In an effort to bring coherency between past reforms, started under president Nursultan Nazarbayev, and the reforms and modernization needed for a post-Covid world, president Kassym-Jomart Tokayev began a comprehensive overhaul of the country’s governance structures with a set of reforms targeting the politics, society, economy, administration, and the sustainability of the country.
Interview with RUSTEMOV Nurbakh, Ambassador Extraordinary and Plenipotentiary of the Republic of Kazakhstan in Romania.
Mr. Ambassador, over the past few months, through a series of interviews and articles, you made known to the Romanian and international public a number of evolutions in your country. The image you painted was very positive, compared with the political and economic context of the world, particularly in a Covid context. What’s the plan and where do all these changes stop?
Thank you for your kind question. The change of national leadership in Kazakhstan in March 2019 marked the end of the first crucial political chapter – 28 years long – of the history of the independent Republic. It was therefore an important opportunity for a consolidation of those achievements, reevaluation of the relationship between the state and society and a reset of the country’s political system, leading to implementation of those political, social, and economic transformations necessary to face a new generation of modern challenges.
At the same time, the initial two years of the presidency of Kassym-Jomart Tokayev were marked by serious tests of strength for him personally, for the government, and for the country itself. The most far-reaching of these tests is the ongoing COVID-19 pandemic, with enormous negative health, economic, and social consequences in almost all areas. In fact, it is all part of a vast plan of reforms our country’s leadership is pursuing with strong determination; there is not time to waste. This year Kazakhstan mark the 30th anniversary of its Independence, therefore President K.Tokayev defined the formation of a just society and an effective state as the primary goal of the fourth decade of independence. We want to grow and modernise as fast as possible, and also respect the past and our heritage. In fact, continuity, along with equality of rights and social progress, are the guiding principles of all these reforms. It is the distinct vision of president Tokayev.
Why all these changes, why now?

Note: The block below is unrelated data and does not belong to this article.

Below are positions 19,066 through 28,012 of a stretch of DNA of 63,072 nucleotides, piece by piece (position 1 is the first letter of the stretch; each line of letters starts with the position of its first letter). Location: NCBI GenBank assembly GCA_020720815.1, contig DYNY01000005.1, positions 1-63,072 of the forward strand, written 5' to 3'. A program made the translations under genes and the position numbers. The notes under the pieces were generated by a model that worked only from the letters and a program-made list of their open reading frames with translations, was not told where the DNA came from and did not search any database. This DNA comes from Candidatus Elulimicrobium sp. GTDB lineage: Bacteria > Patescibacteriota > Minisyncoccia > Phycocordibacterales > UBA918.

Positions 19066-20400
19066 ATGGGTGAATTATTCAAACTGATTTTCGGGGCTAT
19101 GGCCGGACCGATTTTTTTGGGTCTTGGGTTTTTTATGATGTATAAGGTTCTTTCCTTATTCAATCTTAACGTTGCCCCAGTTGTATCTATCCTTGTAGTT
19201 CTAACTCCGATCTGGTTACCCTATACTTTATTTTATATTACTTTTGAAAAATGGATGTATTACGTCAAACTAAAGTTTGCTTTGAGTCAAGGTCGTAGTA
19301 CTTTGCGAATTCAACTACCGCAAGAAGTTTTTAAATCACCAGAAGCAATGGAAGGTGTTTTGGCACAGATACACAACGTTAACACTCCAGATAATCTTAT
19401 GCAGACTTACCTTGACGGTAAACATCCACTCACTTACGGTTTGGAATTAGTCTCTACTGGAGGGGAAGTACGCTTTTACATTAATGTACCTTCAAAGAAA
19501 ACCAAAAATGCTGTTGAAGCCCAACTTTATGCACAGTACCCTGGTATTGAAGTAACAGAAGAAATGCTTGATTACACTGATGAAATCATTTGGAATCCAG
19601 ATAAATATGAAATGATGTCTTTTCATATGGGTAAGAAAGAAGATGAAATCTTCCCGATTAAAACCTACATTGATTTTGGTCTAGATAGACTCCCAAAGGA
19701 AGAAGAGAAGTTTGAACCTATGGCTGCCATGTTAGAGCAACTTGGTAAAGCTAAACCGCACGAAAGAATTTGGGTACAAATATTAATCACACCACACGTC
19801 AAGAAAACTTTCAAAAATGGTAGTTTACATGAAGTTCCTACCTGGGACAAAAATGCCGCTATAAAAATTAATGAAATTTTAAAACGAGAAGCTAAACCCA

During 2020, the COVID-19 pandemic made necessary certain adjustments to the content and list of proposed political and administrative reforms. At the same time, the reform process itself endured. The pandemic has shown that it is necessary to work on the further development of the system of state power and management, its interaction with society and institutions. This provided an additional incentive for defining and implementing new reforms. We saw the crisis of leadership that became evident in some parts of the world, so we created the Presidential Youth Personnel Reserve, to ensure a pipeline of future public leaders of the country. We saw the crisis of trust in some parts of the world, so we created Kazakhstan’s National Council of Public Trust. We cannot go on with the reforms and modernisation of our country without being in touch and developing our people, so we are expanding our investments in general school education, with new training for teachers, with mobility grants for our researchers to travel around the world and work at the best institutes, with the digitalization of content and the creation of a national digital platform for education, and so on. In fact, we even established a Ministry of Digital Development and Innovation, so that our efforts, both regarding the population, but also the economic development, are fully supported.
And why are these so important? Hearing you speak about these, I wish more countries around the world put so much emphasis on the rise of their society.
In fact, I first want to start answering by telling you that last year, the President approved the Concept for the Development of Civil Society in Kazakhstan until 2025 last year. Its aim is to strengthen the system of partnership between the state, business, and civil society, as well as to facilitate further political transformation and modernisation in Kazakhstan. So yes, the rise of society is important to us. But not only that. Our latest economic reforms are a complete paradigm change – we are now placing private enterprise and SMEs at the forefront of our growth and development. We have taken incredibly generous measures, from tax exemptions for several years to multiplying the volume and types of loans SMEs can take, so that we see a vibrant entrepreneur class emerging. We even established an agency meant to enforce fair and free market competition.